His loneliness is navigating him, and I feel like that navigation is just what that character is. In a lot of ways, I feel like it’s like a drag queen or something in a funny way. It’s a character, but it’s another part of you. It wasn’t so much I was deciding from the outside; it was more, “Who is this person?” His qualities just scream that he’s a janitor at night and he’s cleaning stuff alone. But only a little of it is in this particular play, and there’s a lot of it to go around.

Tell us a little bit about this team from Bard, who compose the production team for the Orbiting Human Circus. They’re such a huge element that hasn’t really been exposed. The funny thing is to talk about loneliness, and the character has this loneliness, but truly I’ve been blessed with incredible people. Obviously, Robbie [Cucchiaro] and Thomas [Hughes] and all the other members of the Music Tapes. Robbie’s always been making objects and breathing life into that whole world. Thomas, instead of just playing instruments, has been doing string orchestration for this show. It’s all been spreading out and widening, and then you got all these other people whose background is theatre, and that’s exciting for me because that’s this other grand artistic tradition that I think is amazing, and we’ve always wanted to create this story and something for people to come inside of. Ellie [Heyman] is an amazing director, Christy [Gressman] has been a great producer… there’s all these moving parts in something like this. There’s no way that any of my friends, or anything that I’ve been a part of creatively, could have made anything like what we’re making now.

During the Neutral Milk Hotel shows, Jeff Mangum made a point to remind audience members to put away their phones. Is it important that people remain in the moment? Your hope is to make something where people don’t even think of getting out their phones. I don’t think that’s easy. I saw that when the Pope came by, I know that people waited all those hours to see the Pope took out their phones, and those are the people who love him! I don’t think you need to say “don’t take out your phone,” but you can clearly be offering something that may make someone all by themselves not want to. I remember when [Elephant 6 Recording Company] started doing shows again after I was living in a bunch of different places for a number of years. At one of the first shows, I thought everybody had somebody else on the phone that couldn’t be there, that they were listening to the concert, because we did this parade through the crowd, and everyone had their phones up, and I thought, “Oh, that’s cool! They all had friends that couldn’t make it and they want to be here.”

A lot of culture, especially in indie music, seems contingent on nostalgia. Does that have any importance for you? I’m glad to hear it, first of all. I’m fairly isolated, so I tend to miss out on a lot of cultural trends, truth be told. But I think that nostalgia is greatly misunderstood, and we need a new word because it’s been given a false definition. Sentimentality and nostalgia… it’s like…actually, it’s more just like a very real, functional, necessary relationship to the world, to love specialness, to recognizing what’s happened, and what’s been, and what’s happening, and actually being able to live it, to have it, and to be with it. Without that feeling...I mean, if there’s a singularity to be scared of, it’s not that the robots are going to be smarter than us, but us turning ourselves into robots. But we won’t.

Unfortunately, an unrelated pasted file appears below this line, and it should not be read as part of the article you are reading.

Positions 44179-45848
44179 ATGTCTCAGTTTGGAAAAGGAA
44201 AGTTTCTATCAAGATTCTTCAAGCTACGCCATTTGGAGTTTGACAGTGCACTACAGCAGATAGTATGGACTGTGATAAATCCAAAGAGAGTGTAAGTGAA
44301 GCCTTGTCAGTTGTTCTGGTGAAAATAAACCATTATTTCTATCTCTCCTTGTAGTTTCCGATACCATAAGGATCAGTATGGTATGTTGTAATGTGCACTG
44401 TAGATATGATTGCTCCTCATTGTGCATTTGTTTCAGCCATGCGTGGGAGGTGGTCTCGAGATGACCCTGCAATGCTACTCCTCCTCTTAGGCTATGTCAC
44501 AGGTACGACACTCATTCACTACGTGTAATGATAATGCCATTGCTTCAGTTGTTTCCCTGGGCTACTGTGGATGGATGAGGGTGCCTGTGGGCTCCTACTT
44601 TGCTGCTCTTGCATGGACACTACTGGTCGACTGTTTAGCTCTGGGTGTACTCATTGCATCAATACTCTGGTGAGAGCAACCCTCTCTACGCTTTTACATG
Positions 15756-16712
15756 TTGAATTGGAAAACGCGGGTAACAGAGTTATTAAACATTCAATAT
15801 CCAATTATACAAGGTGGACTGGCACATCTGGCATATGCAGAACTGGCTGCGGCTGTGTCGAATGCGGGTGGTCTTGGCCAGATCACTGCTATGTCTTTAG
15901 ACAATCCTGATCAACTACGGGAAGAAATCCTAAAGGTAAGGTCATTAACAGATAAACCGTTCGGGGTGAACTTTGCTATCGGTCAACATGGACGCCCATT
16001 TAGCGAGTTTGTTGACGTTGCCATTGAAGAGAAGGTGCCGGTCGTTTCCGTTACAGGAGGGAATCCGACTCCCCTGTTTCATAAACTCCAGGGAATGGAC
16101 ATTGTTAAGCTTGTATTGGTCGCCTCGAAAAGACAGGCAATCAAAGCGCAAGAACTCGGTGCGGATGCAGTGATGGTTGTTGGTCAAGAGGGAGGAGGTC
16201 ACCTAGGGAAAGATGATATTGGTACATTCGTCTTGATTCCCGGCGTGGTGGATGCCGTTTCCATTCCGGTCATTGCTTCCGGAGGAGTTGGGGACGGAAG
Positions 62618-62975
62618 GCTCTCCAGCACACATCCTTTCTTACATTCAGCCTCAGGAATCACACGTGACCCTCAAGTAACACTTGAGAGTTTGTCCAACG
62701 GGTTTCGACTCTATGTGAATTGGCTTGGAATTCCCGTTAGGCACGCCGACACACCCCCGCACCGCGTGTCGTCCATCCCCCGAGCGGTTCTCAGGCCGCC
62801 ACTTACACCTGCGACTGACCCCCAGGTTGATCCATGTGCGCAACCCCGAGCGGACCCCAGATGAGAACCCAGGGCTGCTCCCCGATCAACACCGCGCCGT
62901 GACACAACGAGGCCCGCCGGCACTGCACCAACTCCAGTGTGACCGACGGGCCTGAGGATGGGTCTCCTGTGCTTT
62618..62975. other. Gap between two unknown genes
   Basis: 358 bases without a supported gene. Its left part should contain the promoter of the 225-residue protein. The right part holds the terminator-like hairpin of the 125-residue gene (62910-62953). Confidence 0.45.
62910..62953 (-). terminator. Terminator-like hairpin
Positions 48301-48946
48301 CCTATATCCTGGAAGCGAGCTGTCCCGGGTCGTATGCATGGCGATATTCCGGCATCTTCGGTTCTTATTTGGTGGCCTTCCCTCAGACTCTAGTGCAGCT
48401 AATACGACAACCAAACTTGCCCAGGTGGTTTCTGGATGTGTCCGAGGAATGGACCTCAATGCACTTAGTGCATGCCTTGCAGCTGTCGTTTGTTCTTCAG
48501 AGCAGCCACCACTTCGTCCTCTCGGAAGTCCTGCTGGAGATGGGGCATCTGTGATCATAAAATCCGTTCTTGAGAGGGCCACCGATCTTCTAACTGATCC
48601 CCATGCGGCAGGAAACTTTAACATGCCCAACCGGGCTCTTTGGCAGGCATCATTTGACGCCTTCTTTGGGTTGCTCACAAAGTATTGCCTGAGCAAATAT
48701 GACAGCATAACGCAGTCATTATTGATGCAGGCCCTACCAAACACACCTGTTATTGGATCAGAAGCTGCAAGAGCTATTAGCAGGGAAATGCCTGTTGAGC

Your music has been very analog, often using early 1900s instrumentation and recording equipment. There have been a lot of games and objects to create a specific experience with performances. Does that become more important to you as the rest of the world skews more digitally? The most important thing about hands-on, I guess, is the care. One nice thing about physical objects is that they respond to that care. You polish a piece of wood and it gets shiny, whereas things in the digital plane are just operating on a different logic. In a lot of ways, most of the things we do could never happen without the digital technologies. You can use them in billions of ways. I’ve always seen them as partners, or helpers, to the physical stuff, because a little bit of magic can help. It’s so fragile and full of faults and needs, and so the digital can swoop in and be a weird miracle maker, and when it’s in a physical or analogue plane it becomes really surreal, which I love.

Do you ever worry about whether the physicality will be less important to people? I don’t feel it’ll become less important to anyone. I mean, we’re physical. We have more to do with the physical than we’ll ever have to do with the digital, or, frankly, than just the purely rational. In a lot of ways, well... we keep swinging back. When I was a kid and we had our first chance to make a record, that was right when they said vinyl was dead. We had one of the first albums that our company put out without vinyl, and I was very young, but I feel like I’d been waiting my whole life to put out an LP, and they outlawed them, right when I was ready to finally make one! And now look at it! People longed for it, they missed it, and maybe they needed to have it taken away in order to see what it is, and say, “Oh my god, that’s what that really is and that’s what it means to me.” I think the same thing is going to happen with film, and projection. It’s already happening with books—those kindle things are selling way less and people are buying books more and more. People love the real world.

Max Kyburz also writes for Tiny Mix Tapes (under the pen name 80s Tom Hanks) and Brooklyn Magazine. He lives in Brooklyn.